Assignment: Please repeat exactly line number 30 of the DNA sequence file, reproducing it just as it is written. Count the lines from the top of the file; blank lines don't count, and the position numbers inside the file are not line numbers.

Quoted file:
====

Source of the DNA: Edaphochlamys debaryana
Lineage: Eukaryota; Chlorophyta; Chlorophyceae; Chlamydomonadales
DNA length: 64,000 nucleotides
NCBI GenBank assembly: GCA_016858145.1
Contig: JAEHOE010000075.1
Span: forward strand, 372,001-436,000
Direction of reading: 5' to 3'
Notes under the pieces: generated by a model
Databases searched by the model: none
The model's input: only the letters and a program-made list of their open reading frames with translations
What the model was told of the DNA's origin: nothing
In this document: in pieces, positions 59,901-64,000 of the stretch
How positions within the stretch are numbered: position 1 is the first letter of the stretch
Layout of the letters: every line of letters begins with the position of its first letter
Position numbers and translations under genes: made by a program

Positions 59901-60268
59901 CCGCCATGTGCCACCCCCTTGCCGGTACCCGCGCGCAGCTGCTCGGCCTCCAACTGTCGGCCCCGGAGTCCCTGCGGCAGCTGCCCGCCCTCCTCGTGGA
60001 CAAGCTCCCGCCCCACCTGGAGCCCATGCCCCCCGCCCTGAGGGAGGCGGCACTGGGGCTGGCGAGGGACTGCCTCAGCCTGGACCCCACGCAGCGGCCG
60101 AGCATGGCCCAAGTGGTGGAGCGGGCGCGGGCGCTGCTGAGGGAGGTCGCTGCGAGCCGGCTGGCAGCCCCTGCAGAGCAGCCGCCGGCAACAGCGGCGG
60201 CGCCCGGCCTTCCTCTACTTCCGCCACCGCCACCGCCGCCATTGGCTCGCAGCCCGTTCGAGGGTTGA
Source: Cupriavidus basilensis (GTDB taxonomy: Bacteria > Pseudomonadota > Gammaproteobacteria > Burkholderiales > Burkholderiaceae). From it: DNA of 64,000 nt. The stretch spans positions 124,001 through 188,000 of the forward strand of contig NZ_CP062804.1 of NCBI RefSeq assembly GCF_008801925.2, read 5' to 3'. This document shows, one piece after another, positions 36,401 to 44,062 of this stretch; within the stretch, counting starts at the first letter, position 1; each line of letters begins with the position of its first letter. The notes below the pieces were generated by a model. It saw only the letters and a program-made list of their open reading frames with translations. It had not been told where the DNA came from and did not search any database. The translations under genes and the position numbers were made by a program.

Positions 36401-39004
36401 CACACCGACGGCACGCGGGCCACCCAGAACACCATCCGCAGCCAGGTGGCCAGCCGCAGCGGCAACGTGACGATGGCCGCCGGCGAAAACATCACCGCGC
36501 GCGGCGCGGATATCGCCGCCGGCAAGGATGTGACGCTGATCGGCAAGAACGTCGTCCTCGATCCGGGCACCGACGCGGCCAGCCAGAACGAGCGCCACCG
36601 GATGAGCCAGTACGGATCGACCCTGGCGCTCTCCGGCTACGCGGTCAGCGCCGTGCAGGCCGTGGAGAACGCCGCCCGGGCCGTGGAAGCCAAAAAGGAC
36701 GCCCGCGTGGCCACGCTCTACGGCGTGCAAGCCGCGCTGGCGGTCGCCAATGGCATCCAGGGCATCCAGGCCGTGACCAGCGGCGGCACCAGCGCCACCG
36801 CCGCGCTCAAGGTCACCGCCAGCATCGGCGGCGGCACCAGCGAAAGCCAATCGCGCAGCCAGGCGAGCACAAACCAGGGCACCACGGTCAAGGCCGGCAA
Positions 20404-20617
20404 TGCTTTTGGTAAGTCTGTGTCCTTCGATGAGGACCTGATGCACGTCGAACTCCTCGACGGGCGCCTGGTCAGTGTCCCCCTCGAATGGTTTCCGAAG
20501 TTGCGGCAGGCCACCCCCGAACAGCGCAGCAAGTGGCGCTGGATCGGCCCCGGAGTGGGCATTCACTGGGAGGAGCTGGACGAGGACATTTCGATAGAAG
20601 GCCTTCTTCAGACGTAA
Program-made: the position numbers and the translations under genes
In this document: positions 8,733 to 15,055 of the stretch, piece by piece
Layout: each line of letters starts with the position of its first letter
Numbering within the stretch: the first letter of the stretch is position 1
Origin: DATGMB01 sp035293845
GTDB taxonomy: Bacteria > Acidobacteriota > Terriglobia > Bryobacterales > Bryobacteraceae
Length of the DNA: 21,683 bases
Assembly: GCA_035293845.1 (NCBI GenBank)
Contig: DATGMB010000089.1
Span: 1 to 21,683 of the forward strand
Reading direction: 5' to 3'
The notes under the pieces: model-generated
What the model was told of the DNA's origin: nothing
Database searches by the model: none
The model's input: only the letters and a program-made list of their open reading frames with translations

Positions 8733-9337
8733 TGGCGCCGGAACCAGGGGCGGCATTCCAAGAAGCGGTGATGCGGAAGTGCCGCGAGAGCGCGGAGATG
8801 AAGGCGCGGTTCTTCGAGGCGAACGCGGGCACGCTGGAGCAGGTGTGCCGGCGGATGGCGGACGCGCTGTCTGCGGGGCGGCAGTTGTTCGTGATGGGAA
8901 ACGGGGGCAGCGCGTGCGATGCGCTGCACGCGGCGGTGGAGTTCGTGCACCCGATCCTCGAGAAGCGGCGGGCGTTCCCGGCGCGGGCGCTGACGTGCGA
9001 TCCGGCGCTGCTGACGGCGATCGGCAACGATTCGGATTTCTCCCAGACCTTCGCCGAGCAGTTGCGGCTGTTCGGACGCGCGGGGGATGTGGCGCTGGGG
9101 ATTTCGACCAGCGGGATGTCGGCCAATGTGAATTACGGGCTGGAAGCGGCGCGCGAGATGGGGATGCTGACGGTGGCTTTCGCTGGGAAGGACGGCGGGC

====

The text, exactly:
20501 TTGCGGCAGGCCACCCCCGAACAGCGCAGCAAGTGGCGCTGGATCGGCCCCGGAGTGGGCATTCACTGGGAGGAGCTGGACGAGGACATTTCGATAGAAG